Sharpness is essential to professional photographs, and the serious pros realize the business of photography is about beating the competition. Professional nature photographer, John Shaw, explains, “Since we are all using the same film, the same cameras, same lenses, how can I compete? Most of us are even photographing the same subjects! How can I compete? By creating the sharpest photographs possible. That means carrying the heaviest tripod made!”
No camera can beat a good tripod
The key to a good photographic image is simple: Good composition, good subject, good technical skills, and sharpness. Sharp images come from only one thing: a totally and completely still camera. The only way to get your camera to hold still is by setting it on a solid foundation and using a timer or cable release. That means a good and stable tripod.
Tripods come in all shapes and sizes. Buying a good tripod is similar to a good camera body: how does it feel, will it do the job for you, does it work with ease, and will it grow with you? A good tripod is one that is at least twice as heavy as the heaviest camera and lens combination you will use. It must come up to and a bit beyond your height, must have legs that adjust to all kinds of terrain and heights. Add to this a good tripod head and you have taken a huge step forward in improving the quality of your photography.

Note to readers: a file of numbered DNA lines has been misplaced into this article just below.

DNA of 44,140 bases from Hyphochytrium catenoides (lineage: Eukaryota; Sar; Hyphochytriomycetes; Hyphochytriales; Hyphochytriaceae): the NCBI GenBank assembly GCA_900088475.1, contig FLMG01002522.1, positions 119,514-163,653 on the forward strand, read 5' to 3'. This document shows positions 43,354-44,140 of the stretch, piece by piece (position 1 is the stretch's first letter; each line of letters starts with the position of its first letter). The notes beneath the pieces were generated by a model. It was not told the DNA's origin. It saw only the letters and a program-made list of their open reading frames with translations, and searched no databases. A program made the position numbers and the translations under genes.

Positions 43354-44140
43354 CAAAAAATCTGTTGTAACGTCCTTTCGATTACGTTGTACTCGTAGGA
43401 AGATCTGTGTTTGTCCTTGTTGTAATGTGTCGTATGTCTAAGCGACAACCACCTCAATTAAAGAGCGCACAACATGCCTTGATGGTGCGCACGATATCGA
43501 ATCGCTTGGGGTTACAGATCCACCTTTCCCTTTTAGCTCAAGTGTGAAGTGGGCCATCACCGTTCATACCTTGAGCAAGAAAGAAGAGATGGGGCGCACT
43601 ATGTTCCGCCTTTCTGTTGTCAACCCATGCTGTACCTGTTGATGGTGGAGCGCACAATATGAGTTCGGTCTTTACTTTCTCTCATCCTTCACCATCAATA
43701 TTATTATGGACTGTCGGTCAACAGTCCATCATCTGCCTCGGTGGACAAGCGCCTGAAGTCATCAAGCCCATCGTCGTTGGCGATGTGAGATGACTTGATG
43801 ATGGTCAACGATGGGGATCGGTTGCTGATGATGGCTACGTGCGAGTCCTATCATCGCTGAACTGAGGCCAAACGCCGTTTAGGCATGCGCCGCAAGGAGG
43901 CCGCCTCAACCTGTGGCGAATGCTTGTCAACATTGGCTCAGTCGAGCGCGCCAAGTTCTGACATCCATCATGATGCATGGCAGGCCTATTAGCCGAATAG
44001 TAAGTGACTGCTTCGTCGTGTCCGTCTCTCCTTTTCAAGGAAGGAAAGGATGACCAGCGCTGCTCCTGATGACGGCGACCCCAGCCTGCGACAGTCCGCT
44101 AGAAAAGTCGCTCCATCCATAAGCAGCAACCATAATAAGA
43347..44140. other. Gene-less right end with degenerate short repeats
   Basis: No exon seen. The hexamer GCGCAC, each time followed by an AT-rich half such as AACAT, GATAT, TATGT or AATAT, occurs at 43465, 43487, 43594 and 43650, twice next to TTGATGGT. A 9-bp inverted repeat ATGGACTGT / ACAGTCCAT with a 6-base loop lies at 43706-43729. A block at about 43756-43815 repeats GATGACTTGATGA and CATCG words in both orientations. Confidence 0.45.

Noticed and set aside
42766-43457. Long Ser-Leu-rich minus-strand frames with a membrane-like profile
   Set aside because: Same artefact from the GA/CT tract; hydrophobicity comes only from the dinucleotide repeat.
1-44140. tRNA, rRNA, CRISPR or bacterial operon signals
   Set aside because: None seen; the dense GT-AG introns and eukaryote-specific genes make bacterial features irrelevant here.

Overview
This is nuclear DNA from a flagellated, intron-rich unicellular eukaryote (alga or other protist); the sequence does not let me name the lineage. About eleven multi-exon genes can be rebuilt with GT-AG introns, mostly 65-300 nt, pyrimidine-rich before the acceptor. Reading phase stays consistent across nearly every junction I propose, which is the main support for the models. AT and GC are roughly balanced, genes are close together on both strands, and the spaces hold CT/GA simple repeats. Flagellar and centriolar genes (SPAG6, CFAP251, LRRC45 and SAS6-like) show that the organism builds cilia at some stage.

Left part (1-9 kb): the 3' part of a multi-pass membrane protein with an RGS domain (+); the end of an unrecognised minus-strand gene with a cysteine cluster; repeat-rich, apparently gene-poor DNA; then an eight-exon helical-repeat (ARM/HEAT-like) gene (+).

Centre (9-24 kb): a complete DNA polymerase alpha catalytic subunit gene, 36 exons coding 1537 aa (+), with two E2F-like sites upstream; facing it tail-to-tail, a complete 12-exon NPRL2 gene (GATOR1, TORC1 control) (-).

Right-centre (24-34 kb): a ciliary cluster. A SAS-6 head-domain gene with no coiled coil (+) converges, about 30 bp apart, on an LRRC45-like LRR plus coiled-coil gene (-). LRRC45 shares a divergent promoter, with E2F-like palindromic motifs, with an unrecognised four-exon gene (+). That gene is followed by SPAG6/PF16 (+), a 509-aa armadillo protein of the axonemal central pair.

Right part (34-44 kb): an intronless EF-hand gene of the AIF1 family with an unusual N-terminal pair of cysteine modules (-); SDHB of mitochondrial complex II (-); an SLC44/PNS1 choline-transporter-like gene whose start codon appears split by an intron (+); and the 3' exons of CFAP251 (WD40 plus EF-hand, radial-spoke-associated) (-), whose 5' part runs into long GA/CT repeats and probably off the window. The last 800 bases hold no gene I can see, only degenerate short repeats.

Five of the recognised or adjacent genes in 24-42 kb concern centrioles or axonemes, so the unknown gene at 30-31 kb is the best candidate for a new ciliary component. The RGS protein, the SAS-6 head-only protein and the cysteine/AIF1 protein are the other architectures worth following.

Lenses: The Eye of the Camera
Lenses control the view seen by the camera. They come in a variety of shapes, sizes, speeds, lengths and models. A lens is referred to by its focal length and its widest aperture (50mm f2.8, 500mm f4). The wider the aperture, the faster shutter speed. For nature photographers, a fast lens is more desirable as it allows the photographer to continue to work even in low light situations – which seem to be all the time. Nature photographers find their best subjects early in the morning and late in the afternoon when the light is dim. They find their subjects in dark forests, caves, shadows, and generally in low light situations. Therefore a faster lens allows them to work longer.
Lenses come in three different length categories: long, short (or wide angle) and normal. Long lenses (longer than 100mm) bring far away things up close. A “normal” lens is usually a 50mm lens which is close to the view the human eye sees, so it views the world as we do. A wide angle lens (35mm and smaller) views the world with a wider angle than our eye sees.
Lenses control the perspective of what we see. Wide angle lenses view the world wider than our eye sees and can expand the distance from foreground to background. Long lenses compress the background of our subjects by narrowing the field of view. By making creative choices in lens selections, we can further control the end result by manipulation of the subject’s background and perspective.